I went to Bangalore where he lived and he invited me home for coffee. I briefed him on the song.

He said he would report at 9 am to the studio and he was there at 8:50.

He was an Englishman in the way he spoke and in his discipline. He went straight into the recording as the previous day he had already spent two hours learning the song from me.

Would you believe, at the age of 86, in ONE TAKE he recorded the entire song!

I realised later that the song was on a very high note since it was a little qawalli-ish, and at that age it’s difficult, if not impossible, for anyone to hit those high notes.

But Dada just delivered with such ease in one go.

The man refused to take money. He also instantly connected with me for my proximity to the Mangeshkar sisters. He had done homework on me, he told me later.

He had found out about me and he had heard some of my work and only then had agreed to lend his voice to my composition.

We had some snacks on a kayley ka patta (banana leaf) and he told me stories galore of yesteryears. This was when he was 86.

Mannada sportingly took up the challenge to hit the microphone in the studio and just rock the song. I hugged him. He said he will sing for his fans on stage till his last breath.

He invited me for some of his concerts, which I went and saw. I saw this ageless man entertain his audiences for three hours non-top.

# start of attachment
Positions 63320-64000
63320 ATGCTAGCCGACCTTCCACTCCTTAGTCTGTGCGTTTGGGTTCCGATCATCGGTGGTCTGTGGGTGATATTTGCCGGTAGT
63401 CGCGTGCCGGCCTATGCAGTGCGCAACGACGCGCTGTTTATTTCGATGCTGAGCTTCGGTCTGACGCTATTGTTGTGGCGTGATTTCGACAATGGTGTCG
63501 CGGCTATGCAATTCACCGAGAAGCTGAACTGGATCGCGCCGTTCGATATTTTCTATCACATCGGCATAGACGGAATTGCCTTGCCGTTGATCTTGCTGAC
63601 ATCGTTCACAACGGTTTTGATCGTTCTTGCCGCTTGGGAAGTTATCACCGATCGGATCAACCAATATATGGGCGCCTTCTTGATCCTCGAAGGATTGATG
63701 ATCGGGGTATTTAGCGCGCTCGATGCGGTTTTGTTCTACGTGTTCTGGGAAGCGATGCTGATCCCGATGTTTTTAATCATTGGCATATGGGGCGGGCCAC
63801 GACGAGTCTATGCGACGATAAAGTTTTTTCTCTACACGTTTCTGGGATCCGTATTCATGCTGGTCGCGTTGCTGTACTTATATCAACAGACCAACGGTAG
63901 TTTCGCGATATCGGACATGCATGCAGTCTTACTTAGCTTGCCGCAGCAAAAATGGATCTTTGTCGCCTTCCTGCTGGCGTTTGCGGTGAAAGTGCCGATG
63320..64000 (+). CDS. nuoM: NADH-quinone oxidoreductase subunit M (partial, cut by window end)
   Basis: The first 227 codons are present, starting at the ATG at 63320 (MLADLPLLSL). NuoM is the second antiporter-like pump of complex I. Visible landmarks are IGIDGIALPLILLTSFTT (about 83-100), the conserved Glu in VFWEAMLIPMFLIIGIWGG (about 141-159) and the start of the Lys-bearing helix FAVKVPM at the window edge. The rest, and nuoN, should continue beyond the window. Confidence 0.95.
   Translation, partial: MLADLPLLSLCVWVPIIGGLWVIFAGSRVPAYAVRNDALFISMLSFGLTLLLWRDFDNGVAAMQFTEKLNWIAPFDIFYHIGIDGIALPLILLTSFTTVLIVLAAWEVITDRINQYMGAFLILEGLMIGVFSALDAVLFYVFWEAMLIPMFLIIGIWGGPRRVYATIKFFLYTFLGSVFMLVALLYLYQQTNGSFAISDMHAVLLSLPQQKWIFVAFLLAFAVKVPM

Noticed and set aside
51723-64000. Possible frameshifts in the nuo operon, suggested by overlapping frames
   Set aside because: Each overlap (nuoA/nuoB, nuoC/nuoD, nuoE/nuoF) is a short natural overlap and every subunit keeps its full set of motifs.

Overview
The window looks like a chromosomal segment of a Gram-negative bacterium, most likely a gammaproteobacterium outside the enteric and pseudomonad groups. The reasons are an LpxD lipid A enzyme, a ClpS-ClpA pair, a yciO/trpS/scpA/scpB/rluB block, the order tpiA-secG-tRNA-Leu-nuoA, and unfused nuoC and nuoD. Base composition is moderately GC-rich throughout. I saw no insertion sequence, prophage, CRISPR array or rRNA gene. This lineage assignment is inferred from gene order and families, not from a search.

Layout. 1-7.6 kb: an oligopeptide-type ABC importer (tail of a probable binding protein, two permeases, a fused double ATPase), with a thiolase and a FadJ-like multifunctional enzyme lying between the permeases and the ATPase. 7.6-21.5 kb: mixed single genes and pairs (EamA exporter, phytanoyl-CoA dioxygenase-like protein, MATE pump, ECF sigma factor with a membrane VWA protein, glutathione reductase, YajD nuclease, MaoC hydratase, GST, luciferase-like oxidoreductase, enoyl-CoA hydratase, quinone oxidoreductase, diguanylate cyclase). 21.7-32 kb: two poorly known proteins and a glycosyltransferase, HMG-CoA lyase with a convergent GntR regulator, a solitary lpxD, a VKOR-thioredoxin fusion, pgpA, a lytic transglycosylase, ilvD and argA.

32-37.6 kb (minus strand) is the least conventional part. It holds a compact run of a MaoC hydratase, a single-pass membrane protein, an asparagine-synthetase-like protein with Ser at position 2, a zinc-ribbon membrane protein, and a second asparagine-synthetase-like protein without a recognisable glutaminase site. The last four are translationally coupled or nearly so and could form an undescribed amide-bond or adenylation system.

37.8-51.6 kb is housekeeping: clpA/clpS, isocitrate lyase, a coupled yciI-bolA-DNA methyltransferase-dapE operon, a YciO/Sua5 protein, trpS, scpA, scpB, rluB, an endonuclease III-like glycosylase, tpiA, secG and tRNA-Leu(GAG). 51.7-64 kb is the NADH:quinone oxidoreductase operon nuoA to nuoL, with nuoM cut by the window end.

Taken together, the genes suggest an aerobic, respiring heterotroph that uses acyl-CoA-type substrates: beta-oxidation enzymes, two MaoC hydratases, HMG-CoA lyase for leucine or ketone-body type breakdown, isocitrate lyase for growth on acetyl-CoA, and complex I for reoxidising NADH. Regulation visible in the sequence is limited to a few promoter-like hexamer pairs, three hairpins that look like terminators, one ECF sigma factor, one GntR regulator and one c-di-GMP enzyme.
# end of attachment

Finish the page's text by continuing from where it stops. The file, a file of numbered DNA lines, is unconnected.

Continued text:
Today he has passed away at the age of 94 and we should all celebrate and feel happy that he lived a complete life.

How many of us today may even cross 60? How many of our current lot of artists will perform and keep their voice in shape once they cross 50?

The man had no ego. He was a child. He learnt the song from me as if it was the first for him. No mobile ringing. No hurry to leave the studio. No unnecessary gossip.

He refused to take money but I insisted. He said, ‘Ashirwaad samajh ke rakhlo’ (take it as a blessing and keep it), but I just left the envelope in his car.

He was so positive. Not a word of negativity did he utter about today’s musicians. Veterans often speak ill of young people when they are past their prime.


Image: Shameer Tandon
Photographs: Abhijit Mhamunkar

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'He lived like a lion'

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Singer Sonu Nigam, who had worked with Manna Dey, recalled some fond memories associated with the veteran in a twitter post.

‘Old age took him away, but he lived like a Lion. Dignified, loving, large hearted in praising his colleagues and juniors. God bless his soul,’ Nigam wrote.

Recalling their association, he added: ‘I have been so lucky to have spent time, and even performed on stage with him..and heard is large hearted praises for me. His last film song was with me too, and Kavita ji, courtesy my friend composer Mr Shameer Tandon. Umar, 2006.’

Meanwhile, singer Kailash Kher tweeted: ‘Manna de the legend is no more, and his contribution to music n films is Unmatchable, RIP. transformed from physical to Divine, prayers.’

Music composer Aadesh Shrivastava also paid tribute to Dey and tweeted: ‘Hindi cinema ke mahaan classical singer,guru respected Manna Dey Saheb, Rest in peace.’


Image: Sonu Nigam
Photographs: Abhijit Mhamunkar